kid friendly media player


Standard Member
Currently have sky+ with a magic eye to eldest's bedroom.

The magic eye means the eldest is in control of the living room tv (via the magic eye) even when watching tv in his room.
This solved a problem at the time it was set up but now needs revisiting

We are looking at keeping sky+ in the living room but removing the magic eye.
Then adding network media players to each tv (5 in total)

Ideally I would like to have the option to play any of the network video/audio but would also like to be able to set up a channel/playlist that could be chosen by any viewer.

The other option is some way in which we can set up our own 'channels' that any of the tv's can be changed to. The only problem here is everyone has got so used to sky+ a pause facility might be needed.

Parental controls of some description would be good but not essential (would set up something seperate for kids/adults if not available)

Also needs to be a low/reasonable cost - I need 5 units so don't want to spend too much.
Not looking at blu-ray quality, mostly going to be used for cartoons etc so not that bothered. HD would be a seperate setup/decision

To be honest I quite like the xbox 360 media centre from the point of view that it is one box, it works and it's cheap, the problem is that it's a games console and I don't want to encourage consoles in the bedrooms.
(doesn't help that it's bigger than I would like and noisy)

Also would like to know how popular/unpopular (even just watched/unwatched) things are. I don't want to convert Tb's of power rangers or peppa pig if no one is watching them.

Any ideas from someone who has done this.

5 cheap easy to use network media players.
Playlists/channels that can be paused.
Parental controls


Distinguished Member
whre are you going to store the tbs of peppa pig? do you already have a nas or are you intending to host them on a pc thats has plenty of space and will be always on?

If all you want to do is stream to small media players then as long as you have a network, most of today's media streamers will play content from a central storage area such as a nas.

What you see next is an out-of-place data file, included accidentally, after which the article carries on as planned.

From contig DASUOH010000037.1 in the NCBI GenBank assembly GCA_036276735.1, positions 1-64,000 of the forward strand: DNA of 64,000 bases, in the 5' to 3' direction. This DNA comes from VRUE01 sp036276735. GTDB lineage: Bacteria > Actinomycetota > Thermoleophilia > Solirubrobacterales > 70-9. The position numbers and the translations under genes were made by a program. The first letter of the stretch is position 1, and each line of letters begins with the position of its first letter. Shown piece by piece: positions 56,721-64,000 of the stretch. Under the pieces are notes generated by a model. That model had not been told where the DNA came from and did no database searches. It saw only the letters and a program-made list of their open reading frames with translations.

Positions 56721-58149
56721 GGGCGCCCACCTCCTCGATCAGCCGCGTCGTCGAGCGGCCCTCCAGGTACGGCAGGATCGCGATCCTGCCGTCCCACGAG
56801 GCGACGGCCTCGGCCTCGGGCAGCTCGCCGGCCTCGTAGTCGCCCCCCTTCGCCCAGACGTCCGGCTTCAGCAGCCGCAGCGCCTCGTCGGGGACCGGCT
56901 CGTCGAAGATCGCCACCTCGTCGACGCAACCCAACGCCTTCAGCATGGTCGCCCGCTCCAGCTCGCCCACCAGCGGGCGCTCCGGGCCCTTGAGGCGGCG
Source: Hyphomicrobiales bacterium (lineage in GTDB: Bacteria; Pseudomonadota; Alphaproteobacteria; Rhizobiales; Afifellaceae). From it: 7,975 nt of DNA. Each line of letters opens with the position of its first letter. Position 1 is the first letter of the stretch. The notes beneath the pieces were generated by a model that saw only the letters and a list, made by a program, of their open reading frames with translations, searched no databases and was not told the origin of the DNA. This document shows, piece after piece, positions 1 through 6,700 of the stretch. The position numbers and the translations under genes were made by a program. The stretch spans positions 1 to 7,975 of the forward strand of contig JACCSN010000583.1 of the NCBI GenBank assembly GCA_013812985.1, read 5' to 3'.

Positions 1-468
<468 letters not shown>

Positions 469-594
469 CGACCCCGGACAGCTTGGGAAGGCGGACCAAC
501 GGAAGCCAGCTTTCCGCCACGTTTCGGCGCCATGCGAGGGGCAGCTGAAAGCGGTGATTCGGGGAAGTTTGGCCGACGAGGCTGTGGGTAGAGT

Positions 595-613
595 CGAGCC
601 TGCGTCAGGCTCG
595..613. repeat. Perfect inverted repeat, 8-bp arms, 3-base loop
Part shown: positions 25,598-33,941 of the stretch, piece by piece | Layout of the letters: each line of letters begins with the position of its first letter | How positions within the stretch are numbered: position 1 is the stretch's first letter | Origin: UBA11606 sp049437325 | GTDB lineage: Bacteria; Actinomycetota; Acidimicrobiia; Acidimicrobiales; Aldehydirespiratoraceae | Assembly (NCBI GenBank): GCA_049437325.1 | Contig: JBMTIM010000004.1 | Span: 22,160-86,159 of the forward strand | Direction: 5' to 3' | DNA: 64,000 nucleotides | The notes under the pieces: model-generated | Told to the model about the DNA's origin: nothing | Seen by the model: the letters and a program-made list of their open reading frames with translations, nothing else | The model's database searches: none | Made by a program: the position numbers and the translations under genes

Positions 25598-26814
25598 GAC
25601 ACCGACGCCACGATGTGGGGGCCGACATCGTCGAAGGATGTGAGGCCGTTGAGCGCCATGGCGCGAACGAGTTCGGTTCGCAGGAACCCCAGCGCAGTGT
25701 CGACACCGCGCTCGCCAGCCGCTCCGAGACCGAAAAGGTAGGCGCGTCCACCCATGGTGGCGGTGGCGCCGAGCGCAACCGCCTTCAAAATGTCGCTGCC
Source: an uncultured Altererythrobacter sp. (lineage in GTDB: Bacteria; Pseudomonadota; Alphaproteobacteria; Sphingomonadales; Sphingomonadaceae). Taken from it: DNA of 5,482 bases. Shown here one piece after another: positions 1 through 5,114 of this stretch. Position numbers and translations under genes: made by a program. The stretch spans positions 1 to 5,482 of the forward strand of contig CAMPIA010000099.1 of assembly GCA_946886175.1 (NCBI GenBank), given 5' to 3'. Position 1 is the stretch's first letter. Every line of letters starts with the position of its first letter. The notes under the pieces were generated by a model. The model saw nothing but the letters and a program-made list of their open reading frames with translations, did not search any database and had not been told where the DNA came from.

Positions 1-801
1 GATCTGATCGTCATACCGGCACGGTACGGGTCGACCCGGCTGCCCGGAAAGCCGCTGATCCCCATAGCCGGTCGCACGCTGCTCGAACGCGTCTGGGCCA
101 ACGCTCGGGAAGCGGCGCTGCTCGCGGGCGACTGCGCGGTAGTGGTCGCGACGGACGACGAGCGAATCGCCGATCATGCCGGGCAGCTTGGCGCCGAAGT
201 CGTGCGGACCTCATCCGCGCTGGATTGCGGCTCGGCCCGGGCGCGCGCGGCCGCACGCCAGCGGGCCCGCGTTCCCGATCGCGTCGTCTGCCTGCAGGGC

What connections do the tvs have - I presume all dont have hdmi so you'll need to choose a unit that has composite out (which can be plugged into a scart converter)

You can get units from the mid £50's. AC Ryan do a mini HD2 which should be fine - they're around £100, WDTV is around £80-90 - just really depends on connections and your network. You may be able to use wifi, wired, or homeplugs
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Standard Member
I don't have a NAS at the moment - at least not a sizable one for films/music etc.
At the moment they would be plugged into a low powered PC (right case to be sourced).
Network not a problem - will be wired CAT6
TV's all have HDMI connections - bar one which will be replaced soon (will not be connected to a player at the moment if neccessary.

I think the biggest issue is the ease of use to be honest - I don't want to present the users with huge amounts of files to choose from initially but I want them to have choice.

I have played with XBMC in the past and if it wasn't for cost and power consumption would possibly put HTPC's on each TV with XBMC (or similar) as the front-end.


Distinguished Member
well if you went for low powered pcs (AMD and Zacate base machines are around 50-100w or less when in use and just a few watts in standby) then they could also be used for homework so it would probably cost less in the long run :). Running XBMC on unix will still give open office and web browsing and reduce the costs but I think Windows 7 would be a better solution for kids

I'm sure system builders like myself would look at some discount for 5 similar machines, though box shifters usally have thier prices as low as they can get.